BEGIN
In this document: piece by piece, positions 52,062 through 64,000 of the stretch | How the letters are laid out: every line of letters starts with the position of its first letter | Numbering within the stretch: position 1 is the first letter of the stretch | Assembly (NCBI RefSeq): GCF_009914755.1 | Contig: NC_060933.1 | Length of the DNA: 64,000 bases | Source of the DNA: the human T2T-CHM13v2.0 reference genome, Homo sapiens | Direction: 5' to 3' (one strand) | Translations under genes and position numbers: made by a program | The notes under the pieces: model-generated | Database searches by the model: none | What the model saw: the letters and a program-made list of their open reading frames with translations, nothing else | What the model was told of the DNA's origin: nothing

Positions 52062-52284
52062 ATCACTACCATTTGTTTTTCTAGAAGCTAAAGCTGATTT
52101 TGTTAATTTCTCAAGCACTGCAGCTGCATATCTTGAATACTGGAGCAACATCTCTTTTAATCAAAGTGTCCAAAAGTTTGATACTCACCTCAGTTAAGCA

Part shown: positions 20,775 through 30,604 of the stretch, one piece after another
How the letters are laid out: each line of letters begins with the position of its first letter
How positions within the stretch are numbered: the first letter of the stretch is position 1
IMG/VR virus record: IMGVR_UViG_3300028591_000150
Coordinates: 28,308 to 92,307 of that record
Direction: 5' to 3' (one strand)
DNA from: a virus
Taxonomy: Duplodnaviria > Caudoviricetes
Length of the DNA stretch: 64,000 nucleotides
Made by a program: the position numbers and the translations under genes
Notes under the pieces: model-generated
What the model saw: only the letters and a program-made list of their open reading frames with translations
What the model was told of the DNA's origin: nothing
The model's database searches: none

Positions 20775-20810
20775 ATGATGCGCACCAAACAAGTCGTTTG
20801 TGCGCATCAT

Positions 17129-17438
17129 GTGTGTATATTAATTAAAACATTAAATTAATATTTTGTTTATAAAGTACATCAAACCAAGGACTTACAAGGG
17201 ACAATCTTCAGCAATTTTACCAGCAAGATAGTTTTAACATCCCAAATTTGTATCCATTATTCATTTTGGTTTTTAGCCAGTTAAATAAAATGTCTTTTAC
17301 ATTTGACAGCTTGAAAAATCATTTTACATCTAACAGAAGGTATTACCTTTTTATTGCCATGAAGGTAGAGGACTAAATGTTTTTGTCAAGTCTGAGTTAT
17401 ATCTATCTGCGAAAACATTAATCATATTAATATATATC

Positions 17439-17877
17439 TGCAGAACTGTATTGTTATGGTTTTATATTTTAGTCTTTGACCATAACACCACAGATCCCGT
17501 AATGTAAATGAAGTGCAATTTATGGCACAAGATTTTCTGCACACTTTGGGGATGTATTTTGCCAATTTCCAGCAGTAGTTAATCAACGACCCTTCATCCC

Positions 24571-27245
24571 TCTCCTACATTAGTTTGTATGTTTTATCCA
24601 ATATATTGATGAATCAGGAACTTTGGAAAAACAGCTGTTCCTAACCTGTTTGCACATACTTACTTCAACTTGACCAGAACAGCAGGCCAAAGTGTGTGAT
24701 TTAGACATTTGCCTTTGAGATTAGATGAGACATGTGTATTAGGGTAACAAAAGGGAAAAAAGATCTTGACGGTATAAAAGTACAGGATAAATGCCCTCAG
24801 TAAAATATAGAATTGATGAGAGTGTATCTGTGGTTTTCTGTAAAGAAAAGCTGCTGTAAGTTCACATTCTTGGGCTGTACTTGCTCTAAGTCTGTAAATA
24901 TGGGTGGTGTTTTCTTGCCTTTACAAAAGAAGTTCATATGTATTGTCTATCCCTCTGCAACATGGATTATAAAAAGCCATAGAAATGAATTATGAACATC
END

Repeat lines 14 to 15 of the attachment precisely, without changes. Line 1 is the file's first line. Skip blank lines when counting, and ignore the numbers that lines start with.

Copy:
Made by a program: the position numbers and the translations under genes
Notes under the pieces: model-generated